The Threesome in my Therapy Office

10 Oct

My clients–whether they are teens, college students, business men in their suits and ties, mothers with pedicured toes–all seat themselves on the comfy couch and then place their uninvited guest close to them: beside them, on their laps, peeking out of their purses or lying unabashedly on the coffee table. They make no apologies for the presence of the third party. No, in fact, in the middle of a sentence they may scoop her up and say, “Here, let me show you what my puppy looks like” or “Well, let me read what he said” …scroll,scroll,scroll….

  smart phone social media conceptI am speaking, of course, of the glowing, dinging, buzzing, vibrating or blinking rectangular wafer: the smart phone. I don’t know just when the moment came that I accepted this intruder into the therapy hour. I know in the beginning, I tried to enforce the no-looking-at-your-phone rule in a weak attempt to maintain the intimacy of therapy: Just you and me and the cognitive emotional process that is the talking cure. Alone together.

But trying to keep that seductive, smooth, soft-cornered,winking and ding-dinging little piece of shiny technology out of our hour was in itself an intrusion. Somewhere along the way my own sleek seducer, the Droid Razor Maxx, found its way to my side, disguised and docked as a very legible clock with date and weather conditions…but even in its clever clock disguise, it whispers to me when someone from the outside world would like my attention.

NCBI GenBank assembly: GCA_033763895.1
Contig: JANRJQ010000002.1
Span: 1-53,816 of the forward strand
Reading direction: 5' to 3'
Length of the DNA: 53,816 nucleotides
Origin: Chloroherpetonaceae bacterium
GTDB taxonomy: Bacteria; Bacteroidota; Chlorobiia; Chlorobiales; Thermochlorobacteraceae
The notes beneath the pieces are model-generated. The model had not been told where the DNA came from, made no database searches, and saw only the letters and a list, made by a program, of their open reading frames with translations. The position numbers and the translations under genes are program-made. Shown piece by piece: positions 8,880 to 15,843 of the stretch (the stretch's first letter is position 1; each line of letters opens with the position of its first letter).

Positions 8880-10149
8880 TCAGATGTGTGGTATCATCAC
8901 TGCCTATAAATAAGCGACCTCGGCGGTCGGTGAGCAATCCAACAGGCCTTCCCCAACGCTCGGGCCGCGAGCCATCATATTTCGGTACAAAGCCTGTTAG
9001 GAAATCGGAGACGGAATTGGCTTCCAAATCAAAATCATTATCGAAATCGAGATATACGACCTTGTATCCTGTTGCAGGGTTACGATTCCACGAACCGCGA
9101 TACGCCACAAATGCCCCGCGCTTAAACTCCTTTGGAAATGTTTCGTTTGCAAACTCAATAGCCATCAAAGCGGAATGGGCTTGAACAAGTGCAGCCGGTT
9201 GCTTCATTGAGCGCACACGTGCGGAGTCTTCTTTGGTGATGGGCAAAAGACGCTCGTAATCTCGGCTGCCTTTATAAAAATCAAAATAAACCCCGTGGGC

In the end, because this technology is taking us somewhere emotionally–and because we can’t know for sure the harm nor the good it will bring to relationships and society,  I’ve concluded that psychologists need to struggle along with everyone else with this intruder into our therapy relationships. We need to embrace the smartphone challenges of constant communication, knowledge resources at our fingertips, the built-in distance regulating of text communication instead of voice to voice or face to face and never allowing ourselves to be quite alone. How will our ability to remember things be affected when we carry our memory in our pockets? How will relationships ebb and flow in coming generations of kids who live half the time in the cloud? How will imagination, self-esteem, intelligence evolve?

As a therapist, I need to wonder about these things and observe. So, sure, I’d love to see that picture of your puppy. Go ahead and read what your boyfriend just texted. Then we’ll talk about it.

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